Number of mortgage products hit post-recession high

Photo:   Images_of_Money

The number of mortgage products available in the UK has surged this summer to reach a new post-recession high.

There are now more products available for mortgage borrowers than at any point since 2008, according to new figures from the Mortgage Advice Bureau.

In August 2015, there were 15,838 mortgage products available in the market, a 10% increase from July (14,395) and the biggest monthly percentage rise since April 2011. This was largely driven by 16 per cent (1,520) growth in broker products from July to August to reach 11,257.

“Fierce competition in the market is contributing to record low rates and a large volume of product launches,” explains Brian Murphy, head of lending at Mortgage Advice Bureau. Indeed, the data follows new figures from the Bank of England, which show that lending has reached a 2015 high this summer.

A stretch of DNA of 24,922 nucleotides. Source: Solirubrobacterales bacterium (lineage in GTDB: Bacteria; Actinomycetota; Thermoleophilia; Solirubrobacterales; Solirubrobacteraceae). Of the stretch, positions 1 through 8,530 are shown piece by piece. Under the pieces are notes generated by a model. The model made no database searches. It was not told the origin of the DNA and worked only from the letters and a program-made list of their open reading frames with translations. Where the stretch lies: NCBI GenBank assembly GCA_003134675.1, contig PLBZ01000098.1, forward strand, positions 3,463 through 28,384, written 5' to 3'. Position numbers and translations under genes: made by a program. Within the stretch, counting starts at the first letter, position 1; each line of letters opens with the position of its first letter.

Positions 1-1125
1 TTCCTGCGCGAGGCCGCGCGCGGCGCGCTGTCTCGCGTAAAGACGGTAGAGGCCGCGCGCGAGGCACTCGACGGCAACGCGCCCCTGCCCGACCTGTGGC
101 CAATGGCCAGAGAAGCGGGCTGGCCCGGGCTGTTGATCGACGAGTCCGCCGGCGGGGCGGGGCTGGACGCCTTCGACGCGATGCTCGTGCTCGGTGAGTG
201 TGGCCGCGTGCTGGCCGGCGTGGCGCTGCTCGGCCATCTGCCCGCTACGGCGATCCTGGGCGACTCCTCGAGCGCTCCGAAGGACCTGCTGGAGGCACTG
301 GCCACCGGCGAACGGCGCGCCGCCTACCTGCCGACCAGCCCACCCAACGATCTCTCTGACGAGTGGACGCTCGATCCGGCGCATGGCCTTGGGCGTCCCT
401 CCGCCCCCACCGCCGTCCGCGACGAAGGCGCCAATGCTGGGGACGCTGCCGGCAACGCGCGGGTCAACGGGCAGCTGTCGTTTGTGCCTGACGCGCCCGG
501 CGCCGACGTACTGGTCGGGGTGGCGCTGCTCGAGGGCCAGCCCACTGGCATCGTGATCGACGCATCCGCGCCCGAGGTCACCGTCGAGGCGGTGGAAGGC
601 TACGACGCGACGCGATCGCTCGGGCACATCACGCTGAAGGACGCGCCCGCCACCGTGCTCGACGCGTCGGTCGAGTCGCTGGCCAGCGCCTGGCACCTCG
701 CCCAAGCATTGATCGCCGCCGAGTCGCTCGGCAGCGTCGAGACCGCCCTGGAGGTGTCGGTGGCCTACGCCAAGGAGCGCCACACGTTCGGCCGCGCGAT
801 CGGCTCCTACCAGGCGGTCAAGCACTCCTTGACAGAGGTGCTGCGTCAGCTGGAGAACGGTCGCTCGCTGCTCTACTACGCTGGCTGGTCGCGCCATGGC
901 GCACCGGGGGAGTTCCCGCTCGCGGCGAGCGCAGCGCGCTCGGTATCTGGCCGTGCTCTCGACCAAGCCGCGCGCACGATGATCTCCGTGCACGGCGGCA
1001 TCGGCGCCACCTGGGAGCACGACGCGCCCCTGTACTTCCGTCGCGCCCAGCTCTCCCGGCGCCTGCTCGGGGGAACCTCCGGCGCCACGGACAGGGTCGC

The data is also a sign of intermediaries’ growing importance in the mortgage market. According to the figures from the Council of Mortgage Lenders (CML), brokers’ share of loans in Q2 2015 was 69 per cent, up from 62 per cent a year earlier.

With product numbers now at their highest since the recession, the Index – using data from Moneyfacts.co.uk – shows average rates continued to fall to all-time lows during August, as lending competition and the 0.5 per cent base rate keep driving prices down.

Two year fixed rates saw the biggest annual fall to 2.68 per cent in August, dropping by 103 basis points (bps) year-on-year from 3.71 per cent in August 2014. Three year and five year fixed rates also fell to record lows last month, with three year pricing reaching 3.11 per cent (down by 68bps year-on-year).

Murphy says there has been a “seismic shift” in the industry because brokers have become a bigger gateway for customers:

“Rather than being overwhelmed by options, customers are increasingly leaning on brokers to do the legwork for them. Taking this step avoids the risk of consumers picking what looks like the most attractive headline rate, going direct to that lender and missing out on a wider choice of products that may be better suited to their needs.”

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